“These books portray people in ways that are hurtful and wrong,” Dr. Seuss Enterprises said in a statement.
Dr. Seuss Enterprises, a division of Random House Children’s Books and Penguin Random House, did not immediately respond to a request from The Washington Post for additional details about the decision to stop printing the books.
The announcement comes as the corporate and sports worlds have had to reexamine their use of racial images and stereotypes amid a larger societal reckoning on race and equality following the May killing of George Floyd, a Black man, in Minneapolis police custody. Last year, Washington’s National Football League team retired a nickname long regarded as a racial slur, while Cleveland’s professional baseball team announced it would drop “Indians” from its name. Land O’Lakes quietly removed the Indigenous woman from its packaging, and last month the Quaker Oats Aunt Jemima line became Pearl Milling Company.
Dr. Seuss Enterprises made the announcement on national “Read Across America Day,” which has been celebrated in tandem with Dr. Seuss’s birthday since its inception in 1998, to champion reading for U.S. children. In recent years, the National Education Association has tried to disentangle the day from Dr. Seuss and celebrate “a nation of diverse readers.” Unlike past leaders, President Biden did not mention Dr. Seuss when he gave his “Read Across America Day” proclamation earlier this week.
Before his work as a children’s author, Geisel drew scores of racist ads and political cartoons that included racial slurs and that depicted Black people as savages in grass skirts, Asian people with slits for eyes and Middle Eastern characters wearing turbans and riding camels. In college, he wrote a minstrel show and performed it in blackface.
In 2019, a study from the University of California at San Diego and the Conscious Kid Library analyzed 50 Dr. Seuss books and found that 98 percent of the human characters represented were White. The few characters of color showed characteristics of Orientalism and anti-Blackness, the researchers found.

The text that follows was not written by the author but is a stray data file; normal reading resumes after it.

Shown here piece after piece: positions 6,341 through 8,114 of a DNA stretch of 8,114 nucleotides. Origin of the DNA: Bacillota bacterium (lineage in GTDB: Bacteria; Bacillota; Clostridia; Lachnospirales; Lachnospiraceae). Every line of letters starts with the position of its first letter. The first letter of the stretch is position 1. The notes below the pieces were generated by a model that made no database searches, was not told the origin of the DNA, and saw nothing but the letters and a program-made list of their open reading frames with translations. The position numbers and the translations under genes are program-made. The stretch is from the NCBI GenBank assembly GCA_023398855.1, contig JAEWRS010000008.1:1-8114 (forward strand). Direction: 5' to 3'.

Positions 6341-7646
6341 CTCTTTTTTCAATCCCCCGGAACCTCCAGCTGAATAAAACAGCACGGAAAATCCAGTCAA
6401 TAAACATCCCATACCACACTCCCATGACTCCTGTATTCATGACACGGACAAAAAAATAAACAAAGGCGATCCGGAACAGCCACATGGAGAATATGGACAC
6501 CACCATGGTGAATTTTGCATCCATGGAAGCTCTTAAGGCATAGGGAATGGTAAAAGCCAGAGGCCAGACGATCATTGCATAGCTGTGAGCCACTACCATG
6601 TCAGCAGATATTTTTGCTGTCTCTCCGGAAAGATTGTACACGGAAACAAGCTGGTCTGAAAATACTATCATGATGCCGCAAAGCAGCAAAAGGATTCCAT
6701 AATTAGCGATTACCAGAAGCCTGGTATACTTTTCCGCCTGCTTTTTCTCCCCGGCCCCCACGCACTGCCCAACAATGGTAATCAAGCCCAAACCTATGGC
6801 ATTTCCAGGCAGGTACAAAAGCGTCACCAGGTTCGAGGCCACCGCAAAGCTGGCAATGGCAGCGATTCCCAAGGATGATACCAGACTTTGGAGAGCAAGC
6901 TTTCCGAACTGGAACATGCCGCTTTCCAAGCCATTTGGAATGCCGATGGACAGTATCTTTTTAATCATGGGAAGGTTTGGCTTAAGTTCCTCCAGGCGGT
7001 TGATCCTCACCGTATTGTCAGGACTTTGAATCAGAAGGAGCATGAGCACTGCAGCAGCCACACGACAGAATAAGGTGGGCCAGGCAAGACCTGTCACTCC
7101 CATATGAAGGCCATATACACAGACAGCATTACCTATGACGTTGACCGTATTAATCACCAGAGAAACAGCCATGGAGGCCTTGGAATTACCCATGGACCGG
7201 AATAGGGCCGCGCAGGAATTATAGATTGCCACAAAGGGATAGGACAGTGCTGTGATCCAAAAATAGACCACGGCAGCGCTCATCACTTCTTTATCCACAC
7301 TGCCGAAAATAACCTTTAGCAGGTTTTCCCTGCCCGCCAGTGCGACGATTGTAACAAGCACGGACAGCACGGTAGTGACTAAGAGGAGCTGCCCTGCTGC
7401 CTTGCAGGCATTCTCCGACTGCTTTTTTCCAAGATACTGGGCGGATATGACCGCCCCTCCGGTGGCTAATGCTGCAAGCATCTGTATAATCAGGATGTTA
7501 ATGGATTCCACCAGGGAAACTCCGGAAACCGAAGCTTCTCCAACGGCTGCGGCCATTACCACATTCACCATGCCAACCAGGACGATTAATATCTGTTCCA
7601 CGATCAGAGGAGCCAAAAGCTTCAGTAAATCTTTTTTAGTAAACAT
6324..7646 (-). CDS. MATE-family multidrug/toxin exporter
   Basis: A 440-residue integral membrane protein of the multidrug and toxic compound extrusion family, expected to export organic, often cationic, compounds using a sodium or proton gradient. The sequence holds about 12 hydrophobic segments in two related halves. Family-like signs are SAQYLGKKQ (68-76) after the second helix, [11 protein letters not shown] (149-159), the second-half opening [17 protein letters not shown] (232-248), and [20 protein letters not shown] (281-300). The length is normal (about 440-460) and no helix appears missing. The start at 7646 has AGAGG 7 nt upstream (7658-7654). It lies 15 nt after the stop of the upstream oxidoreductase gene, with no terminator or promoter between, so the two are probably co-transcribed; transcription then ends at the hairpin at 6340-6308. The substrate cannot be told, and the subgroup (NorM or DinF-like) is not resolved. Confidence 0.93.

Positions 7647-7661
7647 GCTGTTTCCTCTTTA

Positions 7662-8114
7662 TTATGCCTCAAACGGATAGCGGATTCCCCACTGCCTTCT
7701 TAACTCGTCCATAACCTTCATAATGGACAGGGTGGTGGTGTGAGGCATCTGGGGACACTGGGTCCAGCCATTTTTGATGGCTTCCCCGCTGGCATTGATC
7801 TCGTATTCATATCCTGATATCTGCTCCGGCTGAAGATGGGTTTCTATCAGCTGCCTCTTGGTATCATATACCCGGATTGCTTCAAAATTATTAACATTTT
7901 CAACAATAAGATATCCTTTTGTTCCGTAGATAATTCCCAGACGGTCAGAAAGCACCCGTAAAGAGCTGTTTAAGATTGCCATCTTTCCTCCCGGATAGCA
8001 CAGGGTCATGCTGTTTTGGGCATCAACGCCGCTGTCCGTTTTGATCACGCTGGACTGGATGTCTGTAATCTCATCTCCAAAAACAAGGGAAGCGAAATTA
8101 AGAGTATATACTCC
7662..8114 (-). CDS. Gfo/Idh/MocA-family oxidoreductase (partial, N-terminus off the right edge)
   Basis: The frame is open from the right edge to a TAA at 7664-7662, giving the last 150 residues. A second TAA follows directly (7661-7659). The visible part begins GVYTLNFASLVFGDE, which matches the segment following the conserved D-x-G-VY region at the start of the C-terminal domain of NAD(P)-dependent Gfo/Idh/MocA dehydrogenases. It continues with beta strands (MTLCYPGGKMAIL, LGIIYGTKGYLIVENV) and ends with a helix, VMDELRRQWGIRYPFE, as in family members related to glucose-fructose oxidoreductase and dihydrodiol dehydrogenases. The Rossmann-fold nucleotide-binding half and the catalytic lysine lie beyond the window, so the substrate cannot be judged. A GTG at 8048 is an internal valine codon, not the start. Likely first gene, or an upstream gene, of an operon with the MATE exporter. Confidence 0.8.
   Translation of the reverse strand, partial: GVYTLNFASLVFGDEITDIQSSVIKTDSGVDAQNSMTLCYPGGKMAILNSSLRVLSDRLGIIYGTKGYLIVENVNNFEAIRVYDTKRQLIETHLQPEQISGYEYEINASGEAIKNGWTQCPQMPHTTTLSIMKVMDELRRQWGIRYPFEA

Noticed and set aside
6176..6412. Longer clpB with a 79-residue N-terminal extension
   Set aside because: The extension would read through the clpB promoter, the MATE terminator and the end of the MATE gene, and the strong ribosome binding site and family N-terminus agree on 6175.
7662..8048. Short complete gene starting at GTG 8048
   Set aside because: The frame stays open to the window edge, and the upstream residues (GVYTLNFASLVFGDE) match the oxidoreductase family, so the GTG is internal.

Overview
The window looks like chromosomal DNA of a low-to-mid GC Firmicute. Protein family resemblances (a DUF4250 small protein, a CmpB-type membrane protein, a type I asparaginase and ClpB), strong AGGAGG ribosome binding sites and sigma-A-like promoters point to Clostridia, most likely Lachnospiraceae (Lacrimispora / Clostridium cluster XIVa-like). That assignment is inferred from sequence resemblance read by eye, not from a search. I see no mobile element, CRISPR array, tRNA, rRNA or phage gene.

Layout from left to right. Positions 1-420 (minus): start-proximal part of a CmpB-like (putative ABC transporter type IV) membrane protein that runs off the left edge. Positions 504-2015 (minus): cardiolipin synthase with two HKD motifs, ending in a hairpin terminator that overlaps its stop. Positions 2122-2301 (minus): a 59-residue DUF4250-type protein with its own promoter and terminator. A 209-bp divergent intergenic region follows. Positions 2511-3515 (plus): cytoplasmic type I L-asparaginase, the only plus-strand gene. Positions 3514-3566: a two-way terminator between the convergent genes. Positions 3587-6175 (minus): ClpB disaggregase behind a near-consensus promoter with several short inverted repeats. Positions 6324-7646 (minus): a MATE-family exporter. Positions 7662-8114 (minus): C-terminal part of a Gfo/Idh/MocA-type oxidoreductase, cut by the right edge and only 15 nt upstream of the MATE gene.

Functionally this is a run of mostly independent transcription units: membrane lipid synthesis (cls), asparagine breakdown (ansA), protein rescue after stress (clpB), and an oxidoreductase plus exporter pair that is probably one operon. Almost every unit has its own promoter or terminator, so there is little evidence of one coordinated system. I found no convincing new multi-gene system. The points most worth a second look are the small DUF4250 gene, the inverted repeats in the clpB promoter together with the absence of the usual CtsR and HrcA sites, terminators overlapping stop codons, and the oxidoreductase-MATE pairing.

“Males of color are only presented in subservient, exotified, or dehumanized roles. This also remains true in their relation to White characters,” the study reads. “Most startling is the complete invisibility and absence of women and girls of color across Seuss’ entire children’s book collection.”
Although many parents wait to address issues of bias with their children, research has shown that kids as young as 3 are susceptible to racial and gender biases, and that these biases can become fixed early in childhood.
“Research has shown that 3-month-old babies prefer faces from certain racial groups, 9-month-olds use race to categorize faces, and 3-year-old children in the United States associate some racial groups with negative traits,” the American Psychological Association said in an August statement. “By age 4, children in the U.S. associate whites with wealth and higher status, and race-based discrimination is already widespread when children start elementary school.”
The popular “Cat in the Hat” will remain in print for now, although it too has drawn criticism for drawing on racial stereotypes. Meanwhile, the slimmed-down Seuss catalogue is unlikely to make much of a dent in the worth of Dr. Seuss Enterprises: The deceased author’s estate nearly doubled its income in 2020, according to Forbes, earning roughly $33 million and making him the highest-paid deceased celebrity besides Michael Jackson.